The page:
Separation > Treatments
After a separation, torn ligaments
often are repaired with an open reconstruction procedure.
Patients who undergo open surgery often have tried non-operative
treatment for a period of weeks or months, but have
been unable to stabilize the shoulder. The decisions
you make and the actions you take before surgery can
be every bit as important as the procedure itself in
ensuring a healthy recovery.
sure you have received any equipment you will need when
you get home from the hospital. This may include a shoulder
sling, ice packs or coolers, or heating pads. You should
receive prescriptions for any of these from your doctor
when your surgery is scheduled.
the potential risks and benefits of the surgery by asking
your surgeon any questions that will help you better
understand the procedure. It can also help to talk to
someone else who has undergone the same surgery.
physical problems, such as a fever or infection, should
be reported to your surgeon, and you should notify your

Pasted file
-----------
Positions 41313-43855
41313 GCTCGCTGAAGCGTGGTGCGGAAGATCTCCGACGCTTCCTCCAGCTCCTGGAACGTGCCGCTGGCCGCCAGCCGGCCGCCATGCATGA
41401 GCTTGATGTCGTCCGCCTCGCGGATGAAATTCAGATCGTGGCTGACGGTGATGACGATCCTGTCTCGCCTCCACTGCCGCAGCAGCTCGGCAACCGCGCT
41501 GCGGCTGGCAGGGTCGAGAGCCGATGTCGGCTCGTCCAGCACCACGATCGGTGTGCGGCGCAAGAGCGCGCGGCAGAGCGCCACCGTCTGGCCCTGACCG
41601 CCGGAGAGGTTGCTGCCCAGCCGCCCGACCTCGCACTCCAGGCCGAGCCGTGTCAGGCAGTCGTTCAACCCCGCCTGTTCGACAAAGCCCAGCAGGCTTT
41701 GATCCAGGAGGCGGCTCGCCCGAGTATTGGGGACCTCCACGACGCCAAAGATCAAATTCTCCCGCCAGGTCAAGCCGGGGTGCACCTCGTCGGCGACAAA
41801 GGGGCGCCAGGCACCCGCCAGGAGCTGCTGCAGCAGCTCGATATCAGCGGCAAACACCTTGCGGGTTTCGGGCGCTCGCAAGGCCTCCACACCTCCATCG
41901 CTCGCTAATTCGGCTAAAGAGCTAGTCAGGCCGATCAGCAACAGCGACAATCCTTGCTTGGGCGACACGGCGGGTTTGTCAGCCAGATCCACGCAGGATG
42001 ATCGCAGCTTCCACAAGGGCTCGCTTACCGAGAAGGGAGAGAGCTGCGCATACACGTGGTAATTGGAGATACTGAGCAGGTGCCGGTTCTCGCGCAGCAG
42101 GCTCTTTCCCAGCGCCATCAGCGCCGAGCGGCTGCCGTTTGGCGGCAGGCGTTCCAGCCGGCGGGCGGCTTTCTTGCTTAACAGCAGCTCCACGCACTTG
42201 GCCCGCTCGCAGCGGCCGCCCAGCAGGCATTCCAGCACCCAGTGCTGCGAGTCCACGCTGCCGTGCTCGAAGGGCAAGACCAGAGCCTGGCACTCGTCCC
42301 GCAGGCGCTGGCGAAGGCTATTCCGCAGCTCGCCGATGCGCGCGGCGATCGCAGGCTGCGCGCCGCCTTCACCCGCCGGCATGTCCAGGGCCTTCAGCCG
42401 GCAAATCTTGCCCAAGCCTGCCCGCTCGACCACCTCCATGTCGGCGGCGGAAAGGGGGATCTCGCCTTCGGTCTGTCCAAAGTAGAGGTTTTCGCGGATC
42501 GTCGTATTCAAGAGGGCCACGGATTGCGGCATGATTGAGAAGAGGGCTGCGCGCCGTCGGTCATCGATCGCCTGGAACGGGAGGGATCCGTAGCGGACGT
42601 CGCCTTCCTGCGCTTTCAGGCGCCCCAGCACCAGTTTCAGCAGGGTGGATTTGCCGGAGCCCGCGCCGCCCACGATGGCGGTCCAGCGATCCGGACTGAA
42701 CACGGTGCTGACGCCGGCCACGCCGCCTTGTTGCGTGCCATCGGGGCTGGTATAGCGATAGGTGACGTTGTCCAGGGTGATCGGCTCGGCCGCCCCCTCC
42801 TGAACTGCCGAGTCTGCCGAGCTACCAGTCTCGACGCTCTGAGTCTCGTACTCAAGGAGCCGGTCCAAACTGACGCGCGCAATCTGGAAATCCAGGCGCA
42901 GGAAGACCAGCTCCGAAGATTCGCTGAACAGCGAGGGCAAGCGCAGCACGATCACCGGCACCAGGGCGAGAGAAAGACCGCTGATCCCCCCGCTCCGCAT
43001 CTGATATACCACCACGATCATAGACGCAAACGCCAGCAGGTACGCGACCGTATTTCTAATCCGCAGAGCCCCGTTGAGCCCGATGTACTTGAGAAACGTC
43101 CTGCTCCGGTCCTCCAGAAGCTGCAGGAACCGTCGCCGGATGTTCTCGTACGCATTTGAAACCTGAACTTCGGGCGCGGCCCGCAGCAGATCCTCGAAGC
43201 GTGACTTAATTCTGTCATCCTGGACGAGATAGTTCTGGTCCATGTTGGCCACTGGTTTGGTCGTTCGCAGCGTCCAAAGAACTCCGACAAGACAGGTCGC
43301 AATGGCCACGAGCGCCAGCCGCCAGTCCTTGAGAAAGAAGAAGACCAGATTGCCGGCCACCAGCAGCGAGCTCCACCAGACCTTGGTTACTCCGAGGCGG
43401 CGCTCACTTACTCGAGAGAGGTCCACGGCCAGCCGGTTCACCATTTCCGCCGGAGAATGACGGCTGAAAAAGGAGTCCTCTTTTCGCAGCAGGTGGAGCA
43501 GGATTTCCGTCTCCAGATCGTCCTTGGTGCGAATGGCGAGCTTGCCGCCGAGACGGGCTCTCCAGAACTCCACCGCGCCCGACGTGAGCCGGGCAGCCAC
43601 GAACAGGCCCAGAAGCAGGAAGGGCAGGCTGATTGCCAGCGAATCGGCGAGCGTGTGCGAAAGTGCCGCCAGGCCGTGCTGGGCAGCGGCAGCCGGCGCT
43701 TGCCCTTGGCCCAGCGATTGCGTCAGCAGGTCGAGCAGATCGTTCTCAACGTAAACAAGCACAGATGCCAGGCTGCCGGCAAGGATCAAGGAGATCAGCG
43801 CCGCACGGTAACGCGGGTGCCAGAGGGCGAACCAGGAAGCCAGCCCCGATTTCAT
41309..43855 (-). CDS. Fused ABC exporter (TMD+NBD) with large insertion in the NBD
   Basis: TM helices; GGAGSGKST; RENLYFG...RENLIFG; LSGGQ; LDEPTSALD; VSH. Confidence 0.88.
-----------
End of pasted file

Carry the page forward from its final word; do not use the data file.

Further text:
surgeon of any medication you are taking.
use of any anti-inflammatory medicine, especially aspirin,
a week prior to surgery, to prevent excessive bleeding
during the surgical procedure.
a second opinion is advisable, particularly in rare
or unique cases.
At most medical centers, you will
go to "patient admissions" to check in for
your open shoulder reconstruction. Your surgery is probably
going to require an overnight stay, so be sure to ask
your physician if there is a separate department for
checking in to the hospital. After you have checked
in to the hospital or clinic, you will go to a holding
area where the final preparations are made. The paperwork
is completed and your shoulder area may be shaved (this
is not always necessary). You will wear a hospital gown
and remove all of your jewelry. You will meet the anesthesiologist
or anesthetist (a nurse who has done graduate training
to provide anesthesia under the supervision of an anesthesiologist).
Then, you will walk or ride on a stretcher to the operating